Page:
October 1, 2009



Illustration by Pearl Rachinsky
I saw Giovanni Marks in 1999 in a crappy Californian suburb in some random club. I remember he was wearing some weird Hawaiian shirt and shorts and was easily the tallest fellow in the room. What stood out even more than that though was that his delivery was weird and monotone and his presence created an awkward geeky sense of comfort. I totally enjoyed his set. Marks has been pushing the boundaries of hip hop and synth freaked production projects including Labwaste alongside Global Phlowtashuns collaborator Adlib, and a duffel bag of remixes (Sole and the Skyrider Band, From Monument to Masses, Daedalus, etc.) for a hot minute. 10 years after seeing his show, Marks, better known as Subtitle catches me up on his latest projects, synths, tapes, fashion and more synths.

It seems like there’s a distinct style to “Subtitle” and some of your other projects. What are your thoughts on the intersection of fashion and independent music?

I feel like all music intersects with SOME part of fashion at some point during it’s development. There was never ever a rapper in the history of rap music who wasn’t dressed well for their respective scenes. You aren’t going to let a hobo into your office for a 1,000,000 dollar deal, nor are you going to let them into your studio or venue in most cases. Rock music and pretty much every other music is within the same parameters. Even when people choose NOT to wear a label, they choose to make a fashion statement.

You are tall, how tall? Is it hard to find suits? Do you find it’s more difficult to rock a microphone when you’re tall?

I’m 6’8” and if I go get a tailored suit then I’m on deck. I think that if Bushwick Bill and Shaq can rap whenever they feel like it, then I’m way cool. I don’t like when the hunchback style kicks in and I start crouching to avoid lights and stuff, but it’s cool. I would say that it is harder doing stuff like the live playing in Labwaste because I have to hunch over all night!

How long have you lived in L.A. and what are your perceptions of the scene there with respect to Goodlife/Blowed?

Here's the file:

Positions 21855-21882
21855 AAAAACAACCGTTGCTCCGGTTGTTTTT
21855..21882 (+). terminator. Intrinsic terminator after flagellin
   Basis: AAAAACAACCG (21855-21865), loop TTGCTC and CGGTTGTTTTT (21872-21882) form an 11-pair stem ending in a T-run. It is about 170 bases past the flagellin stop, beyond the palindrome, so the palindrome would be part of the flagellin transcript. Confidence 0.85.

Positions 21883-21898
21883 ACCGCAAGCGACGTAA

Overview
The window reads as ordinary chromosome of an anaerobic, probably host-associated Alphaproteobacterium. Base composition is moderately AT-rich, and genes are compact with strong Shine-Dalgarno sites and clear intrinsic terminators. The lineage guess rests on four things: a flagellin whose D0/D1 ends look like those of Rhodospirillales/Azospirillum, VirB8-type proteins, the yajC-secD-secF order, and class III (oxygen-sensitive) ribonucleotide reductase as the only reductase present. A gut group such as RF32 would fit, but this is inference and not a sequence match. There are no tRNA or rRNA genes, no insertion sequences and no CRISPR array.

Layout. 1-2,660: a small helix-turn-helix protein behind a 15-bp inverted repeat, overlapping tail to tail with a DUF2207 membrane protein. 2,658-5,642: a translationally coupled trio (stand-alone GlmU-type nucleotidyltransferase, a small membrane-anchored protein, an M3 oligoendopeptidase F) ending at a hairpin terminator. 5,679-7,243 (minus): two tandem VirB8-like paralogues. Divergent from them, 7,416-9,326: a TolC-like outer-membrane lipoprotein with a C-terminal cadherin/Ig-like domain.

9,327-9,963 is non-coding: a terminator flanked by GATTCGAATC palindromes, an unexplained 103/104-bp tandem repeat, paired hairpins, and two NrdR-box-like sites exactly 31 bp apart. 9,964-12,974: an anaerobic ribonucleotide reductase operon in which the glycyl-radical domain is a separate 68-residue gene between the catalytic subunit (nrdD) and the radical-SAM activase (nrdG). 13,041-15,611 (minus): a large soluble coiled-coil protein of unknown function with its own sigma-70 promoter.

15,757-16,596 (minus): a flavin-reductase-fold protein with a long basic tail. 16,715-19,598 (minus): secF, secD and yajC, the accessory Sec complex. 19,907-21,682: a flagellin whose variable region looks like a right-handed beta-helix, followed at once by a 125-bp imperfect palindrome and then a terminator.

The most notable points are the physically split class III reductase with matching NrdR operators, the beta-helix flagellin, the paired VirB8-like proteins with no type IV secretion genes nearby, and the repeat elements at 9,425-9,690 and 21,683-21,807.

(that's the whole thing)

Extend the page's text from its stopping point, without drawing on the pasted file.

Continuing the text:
I lived there on and off for my whole life. I viewed the early stages of the whole post-good life/pre-big money battle scene, which largely revolved around the whole tape culture that was prevalent at the time. After everything became a battle and there were less than 6 independent hip-hop labels in L.A., I felt that the scene kind of became lost in it’s own genius or whatever. There are still rippers city wide and Blowed is still an elite workshop that produces amazing talent, I just think that the focus has strayed from the progression that the west coast was known for across the board.

The recession is supposedly going to end in 4-5 years. How have you seen the LA underground change through the years with respect to the state of the union?

People stopped buying underground music so you saw less rappers. Beats are extremely economic, so you don’t have to bring some dude to a spot to wreck a show. The scene is revolving around people versus places or things. This is what gives it a cult of personality type of thing. If the world lasts in its present condition in 5 years, then maybe there will be room for everyone to work together.

What projects are you working on? How do you decide between different modes of production for your solo works, whether it be choosing someone else’s beats to freak or rocking your own?

I am halfway thru my 16 month plan and just finished part one of a two part EP entitled LA Cita Strobe. Coincidentally, other people are producing this record! The production modes have varied throughout every record over the last years. The records that I produce are more personal in regards to the methods and ways I go about getting the song together. I have been lucky enough to work with extremely talented producers on the over the counter records that have dropped over the years, so I am pretty much working with people who I really want to work with or people who I want to work with that are really undercover with great material. We also have to be friends as well. This is more exciting to me because the song is wholly dependent on the content versus the names in the liner notes. I’m working on this record Trunk Bomb Beta that I produced and rapped all over and I have been working on it for a while. I spent a year in europe getting my beats down to the point where other producers will actually give it up for the beats before the rhymes and that is a dream come true! Well, it is unless my rhymes have degraded over the time…